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Recent Legislation Continues to Shape a State-wide Strategy for Ending Chronic Homelessness

–Low Barrier Navigation Centers are now a “use by right”
throughout California as noted below–

–Finding Space to Solve Chronic Homelessness is Critical–
–Leveraging State with Federal & Local Public and Private Funding is Crucial–

AB 101 was recently signed into law by the Governor, which took immediate effect. On page 20, Ch 159, section 65666, the bill states that “The Legislature finds and declares that Low Barrier Navigation Center developments are essential tools for alleviating the homelessness crisis in this state and are a matter of statewide concern and not a municipal affair as that term is used in Section 5 of Article XI of the California Constitution. Therefore, this article shall apply to all cities, including charter cities.”

A primary intent of a Low Barrier Navigation Center is to reduce barriers to entry into temporary shelter for chronically homeless persons who have been languishing on the streets while living in encampments. Upon entry, services are offered to help connect persons to permanent housing.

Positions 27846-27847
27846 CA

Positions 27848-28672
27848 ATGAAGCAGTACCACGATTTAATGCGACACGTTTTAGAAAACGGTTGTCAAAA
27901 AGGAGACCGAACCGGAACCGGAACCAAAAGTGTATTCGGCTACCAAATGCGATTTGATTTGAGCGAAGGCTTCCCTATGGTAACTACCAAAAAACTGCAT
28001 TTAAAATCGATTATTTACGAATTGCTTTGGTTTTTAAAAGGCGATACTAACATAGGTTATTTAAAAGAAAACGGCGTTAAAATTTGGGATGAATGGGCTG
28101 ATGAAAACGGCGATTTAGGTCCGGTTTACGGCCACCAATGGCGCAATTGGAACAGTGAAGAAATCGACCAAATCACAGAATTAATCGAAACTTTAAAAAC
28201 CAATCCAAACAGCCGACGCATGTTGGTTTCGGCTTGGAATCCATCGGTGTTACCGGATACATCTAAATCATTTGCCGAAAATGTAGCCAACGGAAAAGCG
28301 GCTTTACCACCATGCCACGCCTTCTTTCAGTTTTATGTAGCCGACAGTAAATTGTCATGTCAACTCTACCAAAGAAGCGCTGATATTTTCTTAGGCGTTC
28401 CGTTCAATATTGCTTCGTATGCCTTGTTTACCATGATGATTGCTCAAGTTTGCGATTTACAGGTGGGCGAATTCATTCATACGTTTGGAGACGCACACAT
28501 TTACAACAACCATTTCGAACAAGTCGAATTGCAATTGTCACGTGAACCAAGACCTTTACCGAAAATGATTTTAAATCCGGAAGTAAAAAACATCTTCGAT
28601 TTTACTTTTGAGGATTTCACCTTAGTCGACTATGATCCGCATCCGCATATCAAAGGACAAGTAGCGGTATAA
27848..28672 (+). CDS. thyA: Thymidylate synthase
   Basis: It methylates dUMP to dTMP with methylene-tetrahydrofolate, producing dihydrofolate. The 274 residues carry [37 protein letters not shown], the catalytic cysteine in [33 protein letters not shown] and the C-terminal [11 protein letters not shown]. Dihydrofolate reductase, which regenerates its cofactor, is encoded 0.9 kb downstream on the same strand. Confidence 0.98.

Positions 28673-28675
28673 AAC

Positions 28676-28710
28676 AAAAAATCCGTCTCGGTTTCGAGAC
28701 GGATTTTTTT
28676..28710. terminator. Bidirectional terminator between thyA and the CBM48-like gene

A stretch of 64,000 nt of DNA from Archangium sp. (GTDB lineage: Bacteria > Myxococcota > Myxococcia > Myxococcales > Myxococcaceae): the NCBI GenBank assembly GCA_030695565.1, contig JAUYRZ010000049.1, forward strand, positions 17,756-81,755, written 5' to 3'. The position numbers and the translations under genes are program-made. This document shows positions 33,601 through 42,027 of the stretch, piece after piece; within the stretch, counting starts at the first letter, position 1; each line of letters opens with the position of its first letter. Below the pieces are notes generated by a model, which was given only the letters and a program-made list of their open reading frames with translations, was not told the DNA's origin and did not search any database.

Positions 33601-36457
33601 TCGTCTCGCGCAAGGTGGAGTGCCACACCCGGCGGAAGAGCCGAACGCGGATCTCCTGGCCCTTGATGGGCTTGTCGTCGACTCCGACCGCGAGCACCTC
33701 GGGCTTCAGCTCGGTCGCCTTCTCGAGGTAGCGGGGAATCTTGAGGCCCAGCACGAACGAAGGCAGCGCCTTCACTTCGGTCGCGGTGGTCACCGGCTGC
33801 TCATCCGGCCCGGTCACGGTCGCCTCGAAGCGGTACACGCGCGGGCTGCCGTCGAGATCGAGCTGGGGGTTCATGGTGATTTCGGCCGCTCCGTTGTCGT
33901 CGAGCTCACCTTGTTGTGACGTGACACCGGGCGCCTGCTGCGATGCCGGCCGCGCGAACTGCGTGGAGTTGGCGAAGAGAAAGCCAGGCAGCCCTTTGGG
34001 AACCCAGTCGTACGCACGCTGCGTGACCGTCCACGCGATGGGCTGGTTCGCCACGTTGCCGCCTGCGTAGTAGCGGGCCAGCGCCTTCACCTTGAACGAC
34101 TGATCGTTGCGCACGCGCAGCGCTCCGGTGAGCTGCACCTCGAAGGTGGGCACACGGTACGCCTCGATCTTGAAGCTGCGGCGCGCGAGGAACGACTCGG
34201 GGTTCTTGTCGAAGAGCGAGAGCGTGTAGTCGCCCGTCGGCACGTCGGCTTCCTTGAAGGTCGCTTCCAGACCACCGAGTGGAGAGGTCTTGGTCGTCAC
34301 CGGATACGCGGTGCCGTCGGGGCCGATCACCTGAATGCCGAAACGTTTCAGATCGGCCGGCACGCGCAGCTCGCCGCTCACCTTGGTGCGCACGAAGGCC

Among other issues and uses, the legislation authorizes Low Barrier Navigation Center development “be a use by right, as defined, in areas zoned for mixed uses and nonresidential zones permitting multifamily uses if it meets specified requirements.”

Description

AB 101 Article 12. Low Barrier Navigation Centers, section 65660 describes a Low Barrier Navigation Center as

a Housing First, low-barrier, service-enriched shelter focused on moving people into permanent housing that provides temporary living facilities while case managers connect individuals experiencing homelessness to income, public benefits, health services, shelter, and housing. “Low Barrier” means best practices to reduce barriers to entry, and may include, but is not limited to, the following:
(1) The presence of partners if it is not a population-specific site, such as for survivors of domestic violence or sexual assault, women, or youth.
(2) Pets.
(3) The storage of possessions.
(4) Privacy, such as partitions around beds in a dormitory setting or in larger rooms containing more than two beds, or private rooms.

Use by Right